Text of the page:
Talk:Royal Naval Dockyard, Bermuda
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The article states "Bermudian labour proved scarce, and Bermudian attitudes to manual labour were such that the Admiralty soon resorted to using convicts, shipped from Britain and Ireland, to carry out most of the original phase of building at the base". An examination of the Dockyard musters and correspondence suggests that no convicts were brought to Bermuda for the construction works before 1823.
Bermudian labour was scarce because the Bermudian slaves concerned were self-hiring, working autonomously, finding their subsistence out of their earnings and sending remittances back to their masters - a demand for road-building in the islands led to the self-hiring slaves demanding higher wages than the dockyard superintendent was prepared to pay.
The first non-Bermudian labour were men taken from two captured prize of war under the provisions of section 7 of the 1807 Slave Trade Act and entered illicitly in the musters as 'King's Slaves'.
Suggested amendment: Bermudian enslaved labour proved increasingly expensive, and Bermudian attitudes to manual labour were such that the Admiralty later resorted to using convicts, shipped from Britain and Ireland, to carry out most of the original phase of building at the base. In the short term, the first non-Bermudian labour were men taken from two captured prize of war under the provisions of section 7 of the 1807 Slave Trade Act and entered illicitly in the musters as 'King's Slaves'.
Barsle 13:48, 16 July 2007 (UTC)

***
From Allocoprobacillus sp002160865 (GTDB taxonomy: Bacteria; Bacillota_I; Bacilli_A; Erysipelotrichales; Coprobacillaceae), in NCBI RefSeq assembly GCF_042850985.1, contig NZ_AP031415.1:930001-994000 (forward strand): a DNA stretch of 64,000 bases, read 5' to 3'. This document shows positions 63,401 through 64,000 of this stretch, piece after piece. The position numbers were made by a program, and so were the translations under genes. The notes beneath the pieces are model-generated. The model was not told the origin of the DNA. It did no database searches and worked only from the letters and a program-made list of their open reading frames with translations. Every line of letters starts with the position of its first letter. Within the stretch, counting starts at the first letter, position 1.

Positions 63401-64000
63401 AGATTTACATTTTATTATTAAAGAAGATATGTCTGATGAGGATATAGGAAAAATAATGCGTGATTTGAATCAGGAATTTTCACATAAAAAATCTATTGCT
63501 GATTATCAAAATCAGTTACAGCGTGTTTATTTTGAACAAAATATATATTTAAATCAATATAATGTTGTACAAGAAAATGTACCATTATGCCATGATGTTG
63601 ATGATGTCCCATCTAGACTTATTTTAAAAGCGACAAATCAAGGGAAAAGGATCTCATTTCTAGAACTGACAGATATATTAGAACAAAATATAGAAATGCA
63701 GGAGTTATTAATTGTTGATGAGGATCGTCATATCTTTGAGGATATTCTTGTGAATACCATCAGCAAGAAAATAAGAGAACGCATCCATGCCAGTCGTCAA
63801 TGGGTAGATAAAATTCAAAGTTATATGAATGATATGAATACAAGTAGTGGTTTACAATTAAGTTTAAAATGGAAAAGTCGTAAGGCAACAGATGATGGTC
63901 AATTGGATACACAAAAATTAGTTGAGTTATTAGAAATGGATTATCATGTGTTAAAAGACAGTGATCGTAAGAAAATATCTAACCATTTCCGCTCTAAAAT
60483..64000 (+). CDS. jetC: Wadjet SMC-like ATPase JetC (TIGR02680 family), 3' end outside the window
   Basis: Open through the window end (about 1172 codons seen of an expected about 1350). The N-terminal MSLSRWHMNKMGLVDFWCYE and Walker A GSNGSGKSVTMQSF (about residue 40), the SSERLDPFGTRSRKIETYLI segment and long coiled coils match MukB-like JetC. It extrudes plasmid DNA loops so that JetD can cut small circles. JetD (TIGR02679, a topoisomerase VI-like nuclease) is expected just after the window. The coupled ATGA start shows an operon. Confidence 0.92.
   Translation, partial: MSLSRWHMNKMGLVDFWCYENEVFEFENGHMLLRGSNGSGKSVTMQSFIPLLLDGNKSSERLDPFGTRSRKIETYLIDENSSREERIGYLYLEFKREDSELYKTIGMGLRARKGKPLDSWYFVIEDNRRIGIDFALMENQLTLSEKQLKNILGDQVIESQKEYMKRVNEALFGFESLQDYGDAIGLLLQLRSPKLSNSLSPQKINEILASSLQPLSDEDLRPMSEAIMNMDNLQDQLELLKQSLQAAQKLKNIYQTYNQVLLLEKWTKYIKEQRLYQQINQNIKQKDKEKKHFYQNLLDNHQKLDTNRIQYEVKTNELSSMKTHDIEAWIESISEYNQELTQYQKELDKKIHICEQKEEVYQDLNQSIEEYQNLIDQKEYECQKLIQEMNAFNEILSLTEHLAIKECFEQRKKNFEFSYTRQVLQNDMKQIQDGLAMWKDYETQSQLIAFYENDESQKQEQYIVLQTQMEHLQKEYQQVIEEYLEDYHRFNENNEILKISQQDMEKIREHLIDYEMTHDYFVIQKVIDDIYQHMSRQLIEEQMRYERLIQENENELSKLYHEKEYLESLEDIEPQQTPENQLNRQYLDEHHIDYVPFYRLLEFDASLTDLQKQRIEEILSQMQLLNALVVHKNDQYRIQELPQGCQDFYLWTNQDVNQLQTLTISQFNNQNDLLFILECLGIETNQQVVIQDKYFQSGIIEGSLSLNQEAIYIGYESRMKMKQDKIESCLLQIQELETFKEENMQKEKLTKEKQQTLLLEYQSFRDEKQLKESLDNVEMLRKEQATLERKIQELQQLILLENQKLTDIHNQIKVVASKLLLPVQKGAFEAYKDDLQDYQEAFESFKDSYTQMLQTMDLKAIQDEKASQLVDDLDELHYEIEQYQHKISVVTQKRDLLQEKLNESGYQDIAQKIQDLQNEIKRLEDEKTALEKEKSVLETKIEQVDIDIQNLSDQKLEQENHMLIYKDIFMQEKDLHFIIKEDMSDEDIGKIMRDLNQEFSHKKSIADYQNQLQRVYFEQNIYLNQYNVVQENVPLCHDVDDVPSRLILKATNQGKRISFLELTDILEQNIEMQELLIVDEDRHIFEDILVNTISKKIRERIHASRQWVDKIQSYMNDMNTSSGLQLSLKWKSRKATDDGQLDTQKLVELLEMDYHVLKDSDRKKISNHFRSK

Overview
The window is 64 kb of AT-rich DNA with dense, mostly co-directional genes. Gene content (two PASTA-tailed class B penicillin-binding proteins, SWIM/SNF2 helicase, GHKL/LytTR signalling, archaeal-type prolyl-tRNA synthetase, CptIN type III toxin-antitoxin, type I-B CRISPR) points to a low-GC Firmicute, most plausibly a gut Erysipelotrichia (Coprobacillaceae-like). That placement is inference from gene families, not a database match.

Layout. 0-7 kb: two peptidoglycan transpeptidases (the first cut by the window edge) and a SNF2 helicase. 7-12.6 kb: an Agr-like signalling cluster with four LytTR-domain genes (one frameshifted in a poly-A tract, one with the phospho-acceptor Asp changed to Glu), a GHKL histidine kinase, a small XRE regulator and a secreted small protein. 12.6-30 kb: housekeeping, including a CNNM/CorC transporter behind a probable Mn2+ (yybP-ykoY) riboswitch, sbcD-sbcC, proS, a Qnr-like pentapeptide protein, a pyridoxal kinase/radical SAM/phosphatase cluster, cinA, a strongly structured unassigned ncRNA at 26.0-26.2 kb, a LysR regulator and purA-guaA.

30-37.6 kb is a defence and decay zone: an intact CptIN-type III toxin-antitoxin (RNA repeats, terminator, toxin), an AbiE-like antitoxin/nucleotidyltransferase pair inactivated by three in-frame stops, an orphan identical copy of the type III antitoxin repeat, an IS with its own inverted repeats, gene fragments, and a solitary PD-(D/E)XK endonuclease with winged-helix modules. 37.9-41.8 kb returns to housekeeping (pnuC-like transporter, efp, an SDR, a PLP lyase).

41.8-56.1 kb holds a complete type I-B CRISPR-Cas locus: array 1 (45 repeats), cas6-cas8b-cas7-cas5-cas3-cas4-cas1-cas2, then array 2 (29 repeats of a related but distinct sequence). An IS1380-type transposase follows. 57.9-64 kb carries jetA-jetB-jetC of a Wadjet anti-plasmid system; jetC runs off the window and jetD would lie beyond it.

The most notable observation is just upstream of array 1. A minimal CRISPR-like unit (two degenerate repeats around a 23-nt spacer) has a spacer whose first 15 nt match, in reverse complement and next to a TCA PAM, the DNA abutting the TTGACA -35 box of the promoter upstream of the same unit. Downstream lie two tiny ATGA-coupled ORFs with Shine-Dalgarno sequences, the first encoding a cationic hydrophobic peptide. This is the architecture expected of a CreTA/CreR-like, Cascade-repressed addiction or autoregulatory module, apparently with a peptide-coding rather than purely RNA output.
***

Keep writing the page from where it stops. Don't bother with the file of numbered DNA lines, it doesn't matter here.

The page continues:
This page conflicts with the War of 1812 page
The statement "The real reasons for the American declaration of war had more to do with a desire to seize Canada" conflicts directly with the page on the War of 1812 (http://en.wikipedia.org/wiki/War_of_1812) under the section "Question of United States expansionism":
Before 1940, some historians held that United States expansionism into Canada was also a reason for the war, but the theory lost supporters. The territory in question (western Ontario), had already been largely settled by Americans, and they remained mostly neutral during the war. Some Canadian historians propounded the notion in the early 20th century, and it survives among most Canadians. This view was also shared by members of the British Parliament at the time. 
Madison and his advisers believed that conquest of Canada would be easy and that economic coercion would force the British to come to terms by cutting off the food supply for their West Indies colonies. Furthermore, possession of Canada would be a valuable bargaining chip. Frontiersmen demanded the seizure of Canada not because they wanted the land, but because the British were thought to be arming the Indians and thereby blocking settlement of the West. As Horsman concluded, "The idea of conquering Canada had been present since at least 1807 as a means of forcing England to change her policy at sea. The conquest of Canada was primarily a means of waging war, not a reason for starting it." Hickey flatly stated, "The desire to annex Canada did not bring on the war." Brown (1964) concluded, "The purpose of the Canadian expedition was to serve negotiation, not to annex Canada." Burt, a leading Canadian scholar, agreed completely, noting that Foster—the British minister to Washington—also rejected the argument that annexation of Canada was a war goal.
Information on the White Hose conflicts with the White House wiki page
The claim that:
The US Presidential Mansion was so badly charred by the flames that it has been necessary, since, to whitewash it.
Conflicts with the White House page (http://en.wikipedia.org/wiki/White_House#Early_use.2C_the_1814_fire.2C_and_rebuilding):
Only the exterior walls remained, and they had to be torn down and mostly reconstructed due to weakening from the fire and subsequent exposure to the elements, except for portions of the south wall.